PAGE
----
It can seem like a miracle to get a sharp image of a troublesome subject. Sharpening post-capture is even more like smoke and mirrors. Looking sharp isn't easy.
To begin with, your images can only be as sharp as your lenses can resolve. Cheap lenses may save you money, but they can also significantly limit the sharpness of your images. When considering potentially comparable lenses, price may not directly correlate to sharpness, but it's certainly not unrelated. Saving a few bucks can cost you in the long run.
A low resolution camera can only capture low resolution images, and low resolution images are never all that sharp. Blow one up large enough to be useful and the problem becomes even more evident. Each pixel can record but a single value, so any fine details smaller than that will be irretrievably lost.
But camera resolution can cut both ways. While today's higher megapixel counts have given us the ability to render sharper images, they've also made it possible to see every flaw accurately in how those images were made. A less expensive lens may work well enough for a lower resolution sensor, but will show evidence of its price when used on a more capable camera. Everything shows more, both the good and the bad. Were we to enlarge otherwise identical images to the same size from a 10-megapixel camera and one with 20 megapixels, the images should be comparable. But few of us would be satisfied with that small comfort. Were you to buy a camera with more megapixels, you would naturally feel justified in expecting good results zoomed all the way in to 100%. I mean, if you buy more megapixels, you would want to see them all. But if your lens isn't up to the task, you may not like what you see zoomed in.
The same goes for your shooting technique. A slight camera movement during the exposure may not show on when captured by a lower resolution camera but could be quite obvious once you're able to inspect things more closely.
I often read able people unsatisfied with their new expensive camera, claiming that their old camera was somehow sharper. Perhaps a few did end up with a lemon but most simply found themselves confronted for the first time with the limits of their gear and their technique. It's like looking at the something with a more powerful magnifying glass. Given enough megapixels, whatever the weakest link is in your current system will become apparent. To look sharp with a high-resolution camera, you may need to up your game in more ways than just buying that new camera.
Optimal focus has to be part of achieving sharp images. Whether it be portraiture or high-powered macro photography, subjects with inherently shallow depth of field demand attention to detail when focusing. While it is possible with certain lenses and cameras to fine tune auto-focus, if you really care, there's no substitute for manual focusing. When I can and it matters, I'll use auto-focus to get in the ballpark, but then switch to manual focus to fine tune things. Not all subjects are forgiving enough to put up with such delays during shooting, but for those that are, it makes sense to double check.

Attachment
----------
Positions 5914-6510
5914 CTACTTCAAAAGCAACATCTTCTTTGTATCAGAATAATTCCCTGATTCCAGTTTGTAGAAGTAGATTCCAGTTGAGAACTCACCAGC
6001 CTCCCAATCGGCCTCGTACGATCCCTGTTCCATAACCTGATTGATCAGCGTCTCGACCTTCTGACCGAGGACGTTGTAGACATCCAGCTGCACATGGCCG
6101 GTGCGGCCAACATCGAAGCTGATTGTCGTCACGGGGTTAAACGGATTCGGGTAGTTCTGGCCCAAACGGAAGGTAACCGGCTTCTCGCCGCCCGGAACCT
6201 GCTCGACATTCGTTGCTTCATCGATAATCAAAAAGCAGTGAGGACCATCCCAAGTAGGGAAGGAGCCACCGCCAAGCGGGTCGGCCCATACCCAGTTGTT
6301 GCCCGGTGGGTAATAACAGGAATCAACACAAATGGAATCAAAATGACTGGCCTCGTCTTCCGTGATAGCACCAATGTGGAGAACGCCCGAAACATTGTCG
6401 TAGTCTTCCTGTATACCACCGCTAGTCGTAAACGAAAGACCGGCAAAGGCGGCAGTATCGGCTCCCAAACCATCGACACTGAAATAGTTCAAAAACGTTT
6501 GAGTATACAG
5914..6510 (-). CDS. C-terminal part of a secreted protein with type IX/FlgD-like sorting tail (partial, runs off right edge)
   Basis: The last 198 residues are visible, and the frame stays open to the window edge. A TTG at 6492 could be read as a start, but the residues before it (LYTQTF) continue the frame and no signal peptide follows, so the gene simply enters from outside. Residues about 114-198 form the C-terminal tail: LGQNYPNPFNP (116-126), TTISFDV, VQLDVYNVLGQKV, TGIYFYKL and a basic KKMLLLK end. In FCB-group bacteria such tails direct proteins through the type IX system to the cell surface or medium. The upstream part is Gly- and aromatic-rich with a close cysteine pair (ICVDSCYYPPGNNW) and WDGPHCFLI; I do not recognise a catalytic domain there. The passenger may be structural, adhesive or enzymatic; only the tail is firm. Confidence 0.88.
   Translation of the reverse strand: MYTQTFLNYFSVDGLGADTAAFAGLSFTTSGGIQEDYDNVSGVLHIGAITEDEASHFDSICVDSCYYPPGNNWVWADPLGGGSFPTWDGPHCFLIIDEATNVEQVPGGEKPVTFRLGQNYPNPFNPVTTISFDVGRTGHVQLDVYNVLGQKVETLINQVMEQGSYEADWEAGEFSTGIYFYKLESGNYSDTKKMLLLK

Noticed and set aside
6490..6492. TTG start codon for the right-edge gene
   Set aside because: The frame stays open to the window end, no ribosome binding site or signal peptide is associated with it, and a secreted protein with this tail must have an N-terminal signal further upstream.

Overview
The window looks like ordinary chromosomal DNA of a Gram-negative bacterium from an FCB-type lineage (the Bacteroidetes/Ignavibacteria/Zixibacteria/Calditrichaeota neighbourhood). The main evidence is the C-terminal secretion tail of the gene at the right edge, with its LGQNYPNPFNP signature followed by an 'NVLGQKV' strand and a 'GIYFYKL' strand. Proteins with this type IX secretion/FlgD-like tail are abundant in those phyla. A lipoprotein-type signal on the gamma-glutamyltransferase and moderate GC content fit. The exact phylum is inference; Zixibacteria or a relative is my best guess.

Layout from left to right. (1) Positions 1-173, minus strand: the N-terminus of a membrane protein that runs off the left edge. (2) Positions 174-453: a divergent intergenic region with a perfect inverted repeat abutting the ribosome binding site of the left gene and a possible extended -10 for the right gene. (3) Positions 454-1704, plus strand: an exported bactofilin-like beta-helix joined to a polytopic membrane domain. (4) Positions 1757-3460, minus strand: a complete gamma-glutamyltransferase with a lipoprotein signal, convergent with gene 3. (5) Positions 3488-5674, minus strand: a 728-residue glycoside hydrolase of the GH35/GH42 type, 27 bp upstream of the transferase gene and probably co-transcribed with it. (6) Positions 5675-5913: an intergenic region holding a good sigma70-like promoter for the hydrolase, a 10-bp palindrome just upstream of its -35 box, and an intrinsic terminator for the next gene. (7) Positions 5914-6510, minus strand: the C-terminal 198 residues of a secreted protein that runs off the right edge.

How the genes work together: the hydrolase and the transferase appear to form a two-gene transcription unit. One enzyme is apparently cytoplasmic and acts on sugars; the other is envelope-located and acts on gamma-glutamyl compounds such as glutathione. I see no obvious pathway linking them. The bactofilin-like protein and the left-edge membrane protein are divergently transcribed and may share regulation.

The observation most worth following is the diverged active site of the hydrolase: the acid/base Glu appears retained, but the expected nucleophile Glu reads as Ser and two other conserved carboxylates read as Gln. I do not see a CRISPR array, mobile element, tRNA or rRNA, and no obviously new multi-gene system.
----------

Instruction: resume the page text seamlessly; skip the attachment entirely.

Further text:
It's tempting to believe that images can be sharpened post-capture to make up for softness introduced during shooting. To a degree, this is indeed true. Digital capture forces everything to conform to the overlay of a regular pixel grid, rounding corners and losing the precision of irregular edges. A small amount of sharpening in Lightroom or whatever your favorite app may be can help make things look sharper.
But sharpening post-capture can't sharpen what isn't there to begin with. A slightly softened edge can be made to look sharper to a degree. But there's little that can be done with an edge that is so blurred that it no longer deserves to be called one. Count on digital sharpening to help restore some clarity, but don't assume it can work miracles.
Yet all digital sharpening is somewhat of a slight of hand. It adds the appearance of sharpness by enhancing contrast along perceived edges. Rather than a somewhat indistinct blurry edge, sharpening makes one side of the divide brighter and the other darker. The added contrast makes the edge appear more distinct and thus sharper.
Sometimes people end up over-sharpening. Not you or me, of course, but one does hear stories. If a little looks good, they reason, a little more must be even better. Slowly but surely, they follow this logic to its conclusion. They creep their way ever sharper until the optical illusion at the heart of sharpening becomes obvious in the form of halos and fringes bordering high-contrast edges. Just check out any online photo sharing site if you don't believe me.
I always get a laugh when I see a movie or TV plot revolve around the police photo lab enlarging and sharpening a security camera image until they can identify the murderer based on his reflection in the diamond ring facets on the finger of his victim. Don't tell me you've never seen this sort of thing. For all its impossibility, it's a common trope. But alas, it doesn't really work that way. I think sometimes photographers come to put too much faith in digital sharpening. Perhaps they've been watching too much TV.
The bottom line is that there are no easy shortcuts to getting sharp images, either in the field or in the digital darkroom. Looking sharp requires paying attention to details. In order to look sharp you have to be sharp.
Well, we all do what we can.